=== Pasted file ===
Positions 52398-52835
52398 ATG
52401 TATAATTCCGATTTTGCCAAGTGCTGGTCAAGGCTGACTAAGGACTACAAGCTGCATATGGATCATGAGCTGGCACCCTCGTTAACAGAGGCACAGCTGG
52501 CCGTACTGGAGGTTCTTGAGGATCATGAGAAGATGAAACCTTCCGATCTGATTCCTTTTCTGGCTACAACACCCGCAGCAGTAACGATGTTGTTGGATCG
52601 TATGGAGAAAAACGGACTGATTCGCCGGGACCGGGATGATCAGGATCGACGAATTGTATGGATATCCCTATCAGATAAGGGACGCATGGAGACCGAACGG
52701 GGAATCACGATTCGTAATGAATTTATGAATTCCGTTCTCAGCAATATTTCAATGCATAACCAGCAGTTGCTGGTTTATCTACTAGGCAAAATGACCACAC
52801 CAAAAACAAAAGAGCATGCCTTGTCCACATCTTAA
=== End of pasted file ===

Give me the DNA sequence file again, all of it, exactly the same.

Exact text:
Positions 52398-52835
52398 ATG
52401 TATAATTCCGATTTTGCCAAGTGCTGGTCAAGGCTGACTAAGGACTACAAGCTGCATATGGATCATGAGCTGGCACCCTCGTTAACAGAGGCACAGCTGG
52501 CCGTACTGGAGGTTCTTGAGGATCATGAGAAGATGAAACCTTCCGATCTGATTCCTTTTCTGGCTACAACACCCGCAGCAGTAACGATGTTGTTGGATCG
52601 TATGGAGAAAAACGGACTGATTCGCCGGGACCGGGATGATCAGGATCGACGAATTGTATGGATATCCCTATCAGATAAGGGACGCATGGAGACCGAACGG
52701 GGAATCACGATTCGTAATGAATTTATGAATTCCGTTCTCAGCAATATTTCAATGCATAACCAGCAGTTGCTGGTTTATCTACTAGGCAAAATGACCACAC
52801 CAAAAACAAAAGAGCATGCCTTGTCCACATCTTAA